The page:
It's the rise of the older entrepreneur...

Published: 3 May 2013 at 10:10

Starting a business is no longer a young person’s game, say Anglia Ruskin academics

People’s desire to become self-employed actually increases with age, according to new research published by the Small Business Economics journal.

Using data from 2,566 individuals from across 27 European countries, the paper “Ageing and entrepreneurial preferences” breaks down the motivation behind different forms of entrepreneurial behaviour.

The conventional wisdom is that entrepreneurial activity is a “young person’s game”, but this is disproved by the research of Professor Teemu Kautonen and Professor Simon Down of Anglia Ruskin University and Professor Maria Minniti of Syracuse University in the US.

They found that entrepreneurial activity increases with age for individuals who prefer only to employ themselves (self-employers), whereas it increases up to a critical threshold (late 40s) before decreasing for those who want to employ staff (owner-managers).

Age is much less of a factor for those who do not necessarily prefer self-employment but are forced into it by the lack of an alternative (reluctant entrepreneurs).

The opportunity for starting a business increases with age, because many entrepreneurial resources – such as the amount of disposable income, assets that can serve as collateral for bank loans, social capital, and professional and industry experience and knowledge – accumulate with age.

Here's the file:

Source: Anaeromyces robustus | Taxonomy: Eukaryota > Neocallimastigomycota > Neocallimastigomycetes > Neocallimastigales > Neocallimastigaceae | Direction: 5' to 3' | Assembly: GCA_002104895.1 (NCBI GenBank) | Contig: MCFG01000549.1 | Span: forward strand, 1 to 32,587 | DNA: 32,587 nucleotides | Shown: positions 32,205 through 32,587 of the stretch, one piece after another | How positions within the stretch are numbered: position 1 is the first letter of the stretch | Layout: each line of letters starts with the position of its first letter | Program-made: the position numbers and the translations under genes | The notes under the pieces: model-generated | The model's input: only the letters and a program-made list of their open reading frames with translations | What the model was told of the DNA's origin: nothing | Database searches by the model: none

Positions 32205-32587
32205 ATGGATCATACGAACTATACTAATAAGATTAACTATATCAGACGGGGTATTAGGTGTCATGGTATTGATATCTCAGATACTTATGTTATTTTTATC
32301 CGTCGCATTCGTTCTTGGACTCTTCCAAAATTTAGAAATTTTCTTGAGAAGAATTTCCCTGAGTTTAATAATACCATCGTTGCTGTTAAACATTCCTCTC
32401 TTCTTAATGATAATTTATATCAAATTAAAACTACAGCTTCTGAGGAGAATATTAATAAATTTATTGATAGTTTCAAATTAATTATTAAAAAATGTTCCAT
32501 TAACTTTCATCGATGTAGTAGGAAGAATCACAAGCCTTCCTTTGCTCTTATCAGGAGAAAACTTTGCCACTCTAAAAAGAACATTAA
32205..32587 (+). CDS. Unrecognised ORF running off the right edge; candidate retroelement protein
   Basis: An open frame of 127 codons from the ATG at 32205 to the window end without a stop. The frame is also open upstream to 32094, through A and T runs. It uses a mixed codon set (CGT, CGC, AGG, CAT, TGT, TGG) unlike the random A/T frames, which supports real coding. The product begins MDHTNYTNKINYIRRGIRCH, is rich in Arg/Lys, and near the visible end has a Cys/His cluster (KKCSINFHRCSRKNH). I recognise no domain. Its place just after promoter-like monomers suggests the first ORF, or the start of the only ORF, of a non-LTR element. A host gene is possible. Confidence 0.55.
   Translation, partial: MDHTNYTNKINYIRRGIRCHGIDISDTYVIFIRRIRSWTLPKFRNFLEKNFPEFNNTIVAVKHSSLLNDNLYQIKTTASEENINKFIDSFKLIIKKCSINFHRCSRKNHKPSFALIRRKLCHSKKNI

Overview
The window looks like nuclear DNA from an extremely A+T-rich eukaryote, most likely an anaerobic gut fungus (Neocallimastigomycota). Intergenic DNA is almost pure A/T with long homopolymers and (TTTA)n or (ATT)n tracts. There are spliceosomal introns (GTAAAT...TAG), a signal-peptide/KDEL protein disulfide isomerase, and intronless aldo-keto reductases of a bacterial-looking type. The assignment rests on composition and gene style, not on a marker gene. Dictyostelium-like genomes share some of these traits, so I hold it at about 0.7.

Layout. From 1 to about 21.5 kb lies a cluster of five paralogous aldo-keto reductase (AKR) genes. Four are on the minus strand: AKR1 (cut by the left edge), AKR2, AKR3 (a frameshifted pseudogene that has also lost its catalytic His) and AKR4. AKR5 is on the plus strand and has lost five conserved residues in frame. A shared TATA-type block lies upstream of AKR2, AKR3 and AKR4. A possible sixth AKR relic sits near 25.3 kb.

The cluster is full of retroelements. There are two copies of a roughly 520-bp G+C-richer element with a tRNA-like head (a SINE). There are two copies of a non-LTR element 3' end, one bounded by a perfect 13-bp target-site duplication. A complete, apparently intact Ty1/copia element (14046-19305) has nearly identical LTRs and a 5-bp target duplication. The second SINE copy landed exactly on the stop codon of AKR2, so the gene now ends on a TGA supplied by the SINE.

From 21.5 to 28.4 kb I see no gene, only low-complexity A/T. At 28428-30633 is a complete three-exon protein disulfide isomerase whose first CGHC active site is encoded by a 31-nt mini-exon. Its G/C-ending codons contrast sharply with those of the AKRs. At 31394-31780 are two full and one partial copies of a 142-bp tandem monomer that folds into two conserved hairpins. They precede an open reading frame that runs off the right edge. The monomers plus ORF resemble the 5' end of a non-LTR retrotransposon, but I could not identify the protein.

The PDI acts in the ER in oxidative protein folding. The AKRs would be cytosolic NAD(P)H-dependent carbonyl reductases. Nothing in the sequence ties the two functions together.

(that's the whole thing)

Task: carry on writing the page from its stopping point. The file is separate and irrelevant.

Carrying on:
Teemu Kautonen, Professor of Enterprise and Innovation at Anglia Ruskin, said:

“Our results show that the likelihood of taking the step from thinking about starting a business to actually acting upon the idea increases with age up until the early 60s – but only for individuals who aim to employ themselves.  Individuals in their 50s and 60s don’t tend to start businesses that aim to generate employment and grow.”

Although the authors of the report say it is unrealistic to expect older entrepreneurs to make substantial contributions to job creation, they believe that policies that make self-employment an attractive late-career option could lead to longer working careers, as self-employed people tend to retire later than employees.

Professor Kautonen added:

“Increasing awareness of entrepreneurship amongst older age groups might boost their participation in social and economic life, such as social enterprise and voluntary work, which may generate modest economic benefits and contribute towards a better quality of life.
“Also, if traditional employment markets continue to decline, many older people may be forced to give self-employment a go.”